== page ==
COLUMBUS, Ohio (WCMH) – Columbus’ gun restrictions have been struck down, at least temporarily, by a Delaware County judge, meaning the city cannot restrict firearm magazines or implement gun storage requirements.
Delaware County Common Pleas Judge David M. Gormley placed an injunction on the ordinance in a ruling issued Tuesday. The lawsuit was previously filed anonymously by six residents and named the city, Columbus City Council President Shannon Hardin, and Columbus City Attorney Zach Klein as defendants.
In his decision, Gormley ruled that the Columbus ordinances are in violation of Ohio provisions that “declares null and void” local government regulations that impose “any firearms-related restrictions beyond those found in state and federal law.”
Going into effect in late January, the three laws within Columbus city limits ban magazines with 30 or more rounds, criminalize straw gun sales, and penalize people who fail to properly store a firearm around minors. In March, the city council passed an amendment to the ordinance, setting a July 1 deadline for gun owners to turn in large-capacity magazines to the city.
In addition to the Delaware County lawsuit, Ohio Attorney General Dave Yost has filed lawsuits in Franklin and Fairfield counties, seeking those courts to strike down the ordinances. A Fairfield County judge ruled against the state in January, allowing the city to enforce the ordinance. The city’s ordinances were introduced one week after a Franklin County judge filed an injunction against part of a 2018 state law expanding self-defense protections and other gun rights. The attorney general’s office has filed appeals in both cases, but neither has been resolved.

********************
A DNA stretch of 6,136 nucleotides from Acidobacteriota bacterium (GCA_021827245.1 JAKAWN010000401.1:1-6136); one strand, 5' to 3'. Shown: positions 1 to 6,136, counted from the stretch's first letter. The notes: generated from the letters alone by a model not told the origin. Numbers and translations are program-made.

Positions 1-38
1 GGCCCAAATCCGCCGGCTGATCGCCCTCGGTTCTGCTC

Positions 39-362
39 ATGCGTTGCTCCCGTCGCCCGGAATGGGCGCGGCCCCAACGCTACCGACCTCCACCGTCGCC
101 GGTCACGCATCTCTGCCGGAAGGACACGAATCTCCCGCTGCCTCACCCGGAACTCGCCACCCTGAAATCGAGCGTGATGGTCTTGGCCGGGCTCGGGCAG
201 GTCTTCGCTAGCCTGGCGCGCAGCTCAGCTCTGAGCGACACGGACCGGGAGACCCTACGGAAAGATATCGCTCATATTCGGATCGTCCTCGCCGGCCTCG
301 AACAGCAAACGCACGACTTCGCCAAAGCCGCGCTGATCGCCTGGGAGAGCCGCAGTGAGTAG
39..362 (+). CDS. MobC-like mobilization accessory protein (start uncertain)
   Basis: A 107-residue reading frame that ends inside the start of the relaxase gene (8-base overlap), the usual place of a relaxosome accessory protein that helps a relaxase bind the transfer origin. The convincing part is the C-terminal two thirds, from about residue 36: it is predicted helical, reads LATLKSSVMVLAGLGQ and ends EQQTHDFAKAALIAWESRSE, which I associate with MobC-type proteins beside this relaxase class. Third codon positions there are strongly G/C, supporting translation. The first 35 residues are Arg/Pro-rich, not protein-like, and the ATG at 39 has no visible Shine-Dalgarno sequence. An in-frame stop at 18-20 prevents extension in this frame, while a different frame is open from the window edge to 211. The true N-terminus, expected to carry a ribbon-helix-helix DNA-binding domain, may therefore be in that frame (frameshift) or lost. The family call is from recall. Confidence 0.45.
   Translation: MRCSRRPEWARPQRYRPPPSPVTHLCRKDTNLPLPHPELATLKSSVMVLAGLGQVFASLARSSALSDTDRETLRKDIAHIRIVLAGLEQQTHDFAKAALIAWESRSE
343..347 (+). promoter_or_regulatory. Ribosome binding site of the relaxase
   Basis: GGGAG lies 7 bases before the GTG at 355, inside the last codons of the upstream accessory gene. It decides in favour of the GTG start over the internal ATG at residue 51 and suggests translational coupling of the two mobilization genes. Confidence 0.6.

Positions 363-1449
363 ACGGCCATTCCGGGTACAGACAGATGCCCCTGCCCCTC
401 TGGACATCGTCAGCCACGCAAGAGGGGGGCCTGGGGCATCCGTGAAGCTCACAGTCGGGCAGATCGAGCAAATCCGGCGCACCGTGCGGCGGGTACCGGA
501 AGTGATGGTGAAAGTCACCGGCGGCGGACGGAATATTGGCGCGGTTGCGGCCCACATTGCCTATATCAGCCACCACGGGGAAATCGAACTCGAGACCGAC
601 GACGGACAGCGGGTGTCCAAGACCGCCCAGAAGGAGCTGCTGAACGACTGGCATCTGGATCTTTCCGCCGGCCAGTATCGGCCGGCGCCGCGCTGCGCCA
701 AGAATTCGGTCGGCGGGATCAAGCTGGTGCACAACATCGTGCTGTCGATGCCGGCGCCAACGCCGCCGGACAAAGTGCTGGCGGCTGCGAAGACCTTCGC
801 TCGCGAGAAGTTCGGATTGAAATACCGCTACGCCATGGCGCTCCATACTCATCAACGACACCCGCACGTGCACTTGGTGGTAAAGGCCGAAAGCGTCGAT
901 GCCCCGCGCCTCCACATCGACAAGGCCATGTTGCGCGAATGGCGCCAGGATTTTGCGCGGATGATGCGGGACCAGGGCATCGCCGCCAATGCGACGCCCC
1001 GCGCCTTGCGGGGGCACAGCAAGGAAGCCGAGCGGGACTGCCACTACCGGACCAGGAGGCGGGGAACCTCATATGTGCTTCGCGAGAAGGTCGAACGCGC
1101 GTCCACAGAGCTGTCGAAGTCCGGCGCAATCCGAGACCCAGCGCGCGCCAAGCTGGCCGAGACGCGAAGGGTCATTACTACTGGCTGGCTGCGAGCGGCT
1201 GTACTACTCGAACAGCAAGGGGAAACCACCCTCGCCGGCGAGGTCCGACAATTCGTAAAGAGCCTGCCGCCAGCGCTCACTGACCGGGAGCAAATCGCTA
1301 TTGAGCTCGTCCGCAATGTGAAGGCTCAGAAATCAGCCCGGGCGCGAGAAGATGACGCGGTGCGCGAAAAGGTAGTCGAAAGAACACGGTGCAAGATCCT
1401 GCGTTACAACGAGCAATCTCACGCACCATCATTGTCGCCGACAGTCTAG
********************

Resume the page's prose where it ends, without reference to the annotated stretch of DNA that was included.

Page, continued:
Klein said the city is considering all of its options in response to Tuesday’s ruling.
“Safe storage and other laws work,” Klein said in a statement. “They encourage responsible gun ownership and they save lives.”
Klein pointed out instances within the last month where children found guns and had them accidentally fire.
“Just like the court victories we’ve had protecting these laws in Franklin and Fairfield Counties, the city will continue to defend its ability to enact and enforce these and similar commonsense gun safety reforms,” he said.
In a statement, Yost applauded Gormley’s ruling.
“The judge’s determination that the ordinances violate state law and likely violate the Ohio Constitution is a welcome decision for all who want to prevent government overreach and protect their constitutional rights,” Yost said.
Gormley’s full decision can be read below.